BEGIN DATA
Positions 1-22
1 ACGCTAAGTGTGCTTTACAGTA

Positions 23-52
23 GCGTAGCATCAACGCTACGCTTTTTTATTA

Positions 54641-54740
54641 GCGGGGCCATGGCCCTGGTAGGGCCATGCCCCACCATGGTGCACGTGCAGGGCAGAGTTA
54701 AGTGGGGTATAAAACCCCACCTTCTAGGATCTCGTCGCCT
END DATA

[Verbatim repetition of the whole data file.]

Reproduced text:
Positions 1-22
1 ACGCTAAGTGTGCTTTACAGTA

Positions 23-52
23 GCGTAGCATCAACGCTACGCTTTTTTATTA

Positions 54641-54740
54641 GCGGGGCCATGGCCCTGGTAGGGCCATGCCCCACCATGGTGCACGTGCAGGGCAGAGTTA
54701 AGTGGGGTATAAAACCCCACCTTCTAGGATCTCGTCGCCT